João Rodrigues,

Federal Deputy, Member of the Chamber of Deputies Special Commission on PEC 171/1993

 

Magda Mofatto,

Federal Deputy, Member of the Chamber of Deputies Special Commission on PEC 171/1993

 

Maria do Rosário,

Federal Deputy, Member of the Chamber of Deputies Special Commission on PEC 171/1993

 

Ronaldo Fonseca,

Federal Deputy, Member of the Chamber of Deputies Special Commission on PEC 171/1993

 

Arnaldo Jordy,

Federal Deputy, Member of the Chamber of Deputies Special Commission on PEC 171/1993

 

João Campos,

Federal Deputy, Member of the Chamber of Deputies Special Commission on PEC 171/1993

 

Jutahy Junior,

Federal Deputy, Member of the Chamber of Deputies Special Commission on PEC 171/1993

 

Keiko Ota,

Federal Deputy, Member of the Chamber of Deputies Special Commission on PEC 171/1993

 

Tadeu Alencar,

Federal Deputy, Member of the Chamber of Deputies Special Commission on PEC 171/1993

 

Weverton Rocha,

Federal Deputy, Member of the Chamber of Deputies Special Commission on PEC 171/1993

 

[1] UNICEF, “Comunicado do Diretor Regional do UNICEF para a América Latina e o Caribe, Bernt Aasen,” http://www.unicef.org/lac/media_29273.htm (accessed May 11, 2015).

[2] Statute of the Child and Adolescent, art. 121.

[3] Data cited in Julio Jacobo Waiselfisz, “Mapa da Violência 2014,” p. 136, http://www.mapadaviolencia.org.br/pdf2014/Mapa2014_AtualizacaoHomicidios.pdf (accessed June 2, 2015).

[4] Robert Hahn et al., Department of Health and Human Services, Centers for Disease Control and Prevention, “Effects on Violence of Laws and Policies Facilitating the Transfer of Youth from the Juvenile to the Adult Justice System: A Report on Recommendations of the Task Force on Community Preventive Services,” November 30, 2007, http://www.cdc.gov/mmwr/preview/mmwrhtml/rr5609a1.htm (accessed May 11, 2015).

[5] Richard Redding, Office of Juvenile Justice and Delinquency Prevention, US Department of Justice, “Juvenile Transfer Laws: An Effective Deterrent to Delinquency?,” June 2010, https://www.ncjrs.gov/pdffiles1/ojjdp/220595.pdf (accessed May 11, 2015).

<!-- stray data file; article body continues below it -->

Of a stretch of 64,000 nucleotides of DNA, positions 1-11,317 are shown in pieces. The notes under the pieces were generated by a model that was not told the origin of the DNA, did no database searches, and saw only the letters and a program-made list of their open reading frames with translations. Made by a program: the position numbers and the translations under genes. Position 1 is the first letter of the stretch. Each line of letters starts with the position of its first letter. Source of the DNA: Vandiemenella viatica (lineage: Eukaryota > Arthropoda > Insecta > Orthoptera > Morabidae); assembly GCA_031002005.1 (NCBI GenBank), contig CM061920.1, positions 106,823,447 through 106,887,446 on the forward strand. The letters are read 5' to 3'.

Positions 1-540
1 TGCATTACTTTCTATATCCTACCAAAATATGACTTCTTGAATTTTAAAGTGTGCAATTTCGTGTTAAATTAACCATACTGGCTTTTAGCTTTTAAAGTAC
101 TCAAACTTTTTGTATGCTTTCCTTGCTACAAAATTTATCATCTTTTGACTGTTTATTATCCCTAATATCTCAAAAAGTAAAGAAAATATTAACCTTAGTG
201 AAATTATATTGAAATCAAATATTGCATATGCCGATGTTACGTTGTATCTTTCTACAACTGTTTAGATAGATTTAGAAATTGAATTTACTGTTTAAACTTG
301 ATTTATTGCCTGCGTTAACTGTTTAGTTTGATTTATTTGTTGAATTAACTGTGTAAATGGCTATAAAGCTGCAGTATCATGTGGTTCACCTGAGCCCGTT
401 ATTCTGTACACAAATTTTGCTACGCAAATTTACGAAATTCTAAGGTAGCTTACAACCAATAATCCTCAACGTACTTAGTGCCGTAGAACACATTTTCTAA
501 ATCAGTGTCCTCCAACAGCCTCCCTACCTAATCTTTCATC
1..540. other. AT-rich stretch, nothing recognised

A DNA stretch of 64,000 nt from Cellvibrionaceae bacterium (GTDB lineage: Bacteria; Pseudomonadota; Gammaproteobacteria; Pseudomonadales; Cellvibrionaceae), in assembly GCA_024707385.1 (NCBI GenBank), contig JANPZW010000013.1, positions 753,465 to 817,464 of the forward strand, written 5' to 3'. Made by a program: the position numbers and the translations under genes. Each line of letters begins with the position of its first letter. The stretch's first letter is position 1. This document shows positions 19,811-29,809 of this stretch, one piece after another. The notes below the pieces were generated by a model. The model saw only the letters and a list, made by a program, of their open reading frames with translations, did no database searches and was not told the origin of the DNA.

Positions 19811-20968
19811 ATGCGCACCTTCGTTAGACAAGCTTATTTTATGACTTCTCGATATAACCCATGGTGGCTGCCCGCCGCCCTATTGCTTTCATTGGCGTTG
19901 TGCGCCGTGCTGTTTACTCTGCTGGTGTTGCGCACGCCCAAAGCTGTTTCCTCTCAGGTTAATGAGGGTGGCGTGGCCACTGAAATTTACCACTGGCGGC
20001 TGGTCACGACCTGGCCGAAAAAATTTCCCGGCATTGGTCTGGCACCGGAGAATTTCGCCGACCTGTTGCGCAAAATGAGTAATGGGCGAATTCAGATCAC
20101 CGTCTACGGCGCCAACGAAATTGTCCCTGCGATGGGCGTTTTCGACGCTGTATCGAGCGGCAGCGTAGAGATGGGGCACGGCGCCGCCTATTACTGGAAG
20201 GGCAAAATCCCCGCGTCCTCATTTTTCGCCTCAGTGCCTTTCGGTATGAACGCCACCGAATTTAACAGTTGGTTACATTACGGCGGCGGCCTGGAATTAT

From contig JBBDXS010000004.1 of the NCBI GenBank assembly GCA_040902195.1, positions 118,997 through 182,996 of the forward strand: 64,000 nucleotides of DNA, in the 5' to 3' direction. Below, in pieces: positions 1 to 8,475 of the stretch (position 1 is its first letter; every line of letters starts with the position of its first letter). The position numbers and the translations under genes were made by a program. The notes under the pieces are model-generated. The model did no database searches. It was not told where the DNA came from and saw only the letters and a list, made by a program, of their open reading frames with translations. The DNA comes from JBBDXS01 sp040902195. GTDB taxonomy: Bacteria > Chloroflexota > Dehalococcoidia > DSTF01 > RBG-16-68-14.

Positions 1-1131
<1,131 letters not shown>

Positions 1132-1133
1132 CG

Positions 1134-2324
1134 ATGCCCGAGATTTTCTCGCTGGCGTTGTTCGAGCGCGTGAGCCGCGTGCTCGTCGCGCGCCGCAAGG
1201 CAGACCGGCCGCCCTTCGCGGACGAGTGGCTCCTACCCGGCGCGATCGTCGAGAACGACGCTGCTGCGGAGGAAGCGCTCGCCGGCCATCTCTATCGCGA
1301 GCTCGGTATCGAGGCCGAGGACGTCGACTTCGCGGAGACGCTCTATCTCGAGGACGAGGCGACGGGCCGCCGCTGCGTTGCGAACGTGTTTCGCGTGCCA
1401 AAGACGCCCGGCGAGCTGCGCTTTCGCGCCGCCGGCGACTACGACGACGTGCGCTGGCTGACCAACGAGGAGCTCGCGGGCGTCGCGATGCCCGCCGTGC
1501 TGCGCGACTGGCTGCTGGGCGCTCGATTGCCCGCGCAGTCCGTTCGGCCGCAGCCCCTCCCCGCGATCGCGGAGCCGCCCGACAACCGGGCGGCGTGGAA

[6] See “Relatório Final. CPI do Sistema Carcerário”, Centro de Documentação e Informação da Câmera dos Deputados, 2009, http://bd.camara.gov.br/bd/bitstream/handle/bdcamara/2701/cpi_sistema_carcerario.pdf?sequence=5 (accessed May 20, 2015).

[7] Human Rights Watch’s report on Maranhão’s prisons is available at https://www.hrw.org/news/2015/04/08/brazil-prison-crisis-spurs-rights-reform

[8] Data from June 2013, the latest available, from the National Prison Department (Depen) at Brazil´s Ministry of Justice.

[9] Gisela Santos de Alencar Hathaway, “O Brasil no regime internacional dos direitos humanos de crianças, adolescentes e jovens: Comparação de Parâmetros de Justiça Juvenil,” Consultoria Legislativa da Câmara dos Deputados, April 2015. See also Connie de la Vega, Amanda Solter, Soo-Ryun Kwon, and Dana Marie Isaac, Cruel and Unusual: U.S. Sentencing Practices in a Global Context (San Francisco: University of San Francisco School of Law, Center for Law and Global Justice, 2014).

[10] National Conference of State Legislatures, “Trends in Juvenile Justice State Legislation 2001-2011,” June 2012 http://www.ncsl.org/documents/cj/TrendsInJuvenileJustice.pdf (accessed on May 30, 2015). For updated information see the National Conference of State Legislatures´ website at http://www.ncsl.org/research/civil-and-criminal-justice/2014-juvenile-justice-state-legislation.aspx.

[11] CRC, art. 40(1).

[12] CRC General Comment 10, para. 38.

[13] See, for example, Human Rights Committee, Concluding Observations: Belgium, U.N. Doc. CCPR/C/BEL/CO/5 (November 15, 2010), para. 23 (“The State party should review its legislation with a view to preventing minors between the ages of 16 and002018 from being tried as adults.”); Committee against Torture, Concluding Observations: Ethiopia, U.N. Doc. CAT/C/ETH/CO/1 (January 20, 2011), para. 27 (recommending that the state “classify persons above 15 and under 18 years of age as “young persons” who are subject to the lighter penalties in articles 157-168 of the Criminal Code and may not be kept in custody with adult criminals”); Committee against Torture, Concluding Observations: Luxembourg, U.N. Doc. CAT/C/LUX/CO/5 (16 July 2007), para. 10 (calling on state to “do everything possible to ensure that minors are never tried as adults”); Human Rights Council, Report of the Working Group on Arbitrary Detention: Mission to Malta (19 to 23 January 2009), U.N. Doc. A/HRC/13/30/Add.2 (January 18, 2010), para. 31 (expressing concern at “the exclusion of children between 16 and 18 years of age from the juvenile justice system”).

[14] Inter-American Court of Human Rights, Mendoza Case, Judgement of May 14, 2013. Ct. H.R. Ser. C, No. 260 (2013), para. 147.

[15] Inter-American Commission Rapporteurship on the Rights of the Child, Juvenile Justice and Human Rights in the Americas (2011), para. 39.

[16] ICCPR, art. 10(2) and (3) and CRC, art. 37(c)

[17] CRC General Comment 10, para. 85.

[18] Ibid.